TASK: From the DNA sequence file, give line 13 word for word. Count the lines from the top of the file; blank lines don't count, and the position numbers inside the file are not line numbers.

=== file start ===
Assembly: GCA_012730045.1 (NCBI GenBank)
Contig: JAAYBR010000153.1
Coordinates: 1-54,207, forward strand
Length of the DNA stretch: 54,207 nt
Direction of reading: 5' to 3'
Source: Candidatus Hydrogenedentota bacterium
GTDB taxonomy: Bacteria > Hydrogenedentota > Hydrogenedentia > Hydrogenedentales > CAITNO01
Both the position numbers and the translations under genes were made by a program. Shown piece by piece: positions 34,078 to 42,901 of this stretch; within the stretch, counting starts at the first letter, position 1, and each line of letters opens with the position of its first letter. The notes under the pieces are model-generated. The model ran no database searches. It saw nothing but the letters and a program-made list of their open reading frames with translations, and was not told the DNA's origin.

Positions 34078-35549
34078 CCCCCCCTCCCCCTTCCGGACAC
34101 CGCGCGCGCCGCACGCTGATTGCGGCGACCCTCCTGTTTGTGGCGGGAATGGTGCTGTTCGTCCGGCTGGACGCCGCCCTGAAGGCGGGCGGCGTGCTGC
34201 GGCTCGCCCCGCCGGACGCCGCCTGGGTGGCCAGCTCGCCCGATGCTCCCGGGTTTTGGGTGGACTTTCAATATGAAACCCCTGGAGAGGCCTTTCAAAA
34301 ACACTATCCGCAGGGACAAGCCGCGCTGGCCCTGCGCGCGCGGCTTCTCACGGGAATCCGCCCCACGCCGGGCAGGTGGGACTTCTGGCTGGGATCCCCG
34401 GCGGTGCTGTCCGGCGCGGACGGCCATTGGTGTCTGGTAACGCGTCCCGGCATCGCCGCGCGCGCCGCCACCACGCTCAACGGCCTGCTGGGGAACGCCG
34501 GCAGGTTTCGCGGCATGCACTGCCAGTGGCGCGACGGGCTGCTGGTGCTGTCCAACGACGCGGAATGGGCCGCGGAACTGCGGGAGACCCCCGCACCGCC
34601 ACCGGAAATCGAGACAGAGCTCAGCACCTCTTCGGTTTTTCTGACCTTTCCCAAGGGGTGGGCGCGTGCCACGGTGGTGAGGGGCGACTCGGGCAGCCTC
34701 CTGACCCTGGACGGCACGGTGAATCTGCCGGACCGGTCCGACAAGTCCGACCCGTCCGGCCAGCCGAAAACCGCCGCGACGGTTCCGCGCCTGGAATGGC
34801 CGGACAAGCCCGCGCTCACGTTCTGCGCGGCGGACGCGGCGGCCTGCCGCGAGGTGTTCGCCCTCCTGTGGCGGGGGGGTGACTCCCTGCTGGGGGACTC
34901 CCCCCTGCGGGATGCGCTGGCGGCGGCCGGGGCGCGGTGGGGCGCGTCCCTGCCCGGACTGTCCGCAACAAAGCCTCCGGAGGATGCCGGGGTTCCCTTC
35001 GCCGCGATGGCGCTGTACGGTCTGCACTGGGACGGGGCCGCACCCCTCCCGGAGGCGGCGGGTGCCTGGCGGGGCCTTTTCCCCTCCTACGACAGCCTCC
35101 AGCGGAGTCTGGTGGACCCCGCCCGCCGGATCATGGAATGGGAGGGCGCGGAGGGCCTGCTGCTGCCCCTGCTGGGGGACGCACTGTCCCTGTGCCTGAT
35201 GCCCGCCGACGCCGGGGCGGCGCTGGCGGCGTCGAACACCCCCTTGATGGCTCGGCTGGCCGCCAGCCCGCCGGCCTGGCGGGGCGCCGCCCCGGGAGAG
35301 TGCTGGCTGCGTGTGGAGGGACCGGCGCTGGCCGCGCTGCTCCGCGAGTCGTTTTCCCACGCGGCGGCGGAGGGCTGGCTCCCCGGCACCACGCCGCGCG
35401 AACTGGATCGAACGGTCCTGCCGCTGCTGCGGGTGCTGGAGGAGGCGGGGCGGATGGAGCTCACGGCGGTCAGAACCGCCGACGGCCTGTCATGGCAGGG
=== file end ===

34301 ACACTATCCGCAGGGACAAGCCGCGCTGGCCCTGCGCGCGCGGCTTCTCACGGGAATCCGCCCCACGCCGGGCAGGTGGGACTTCTGGCTGGGATCCCCG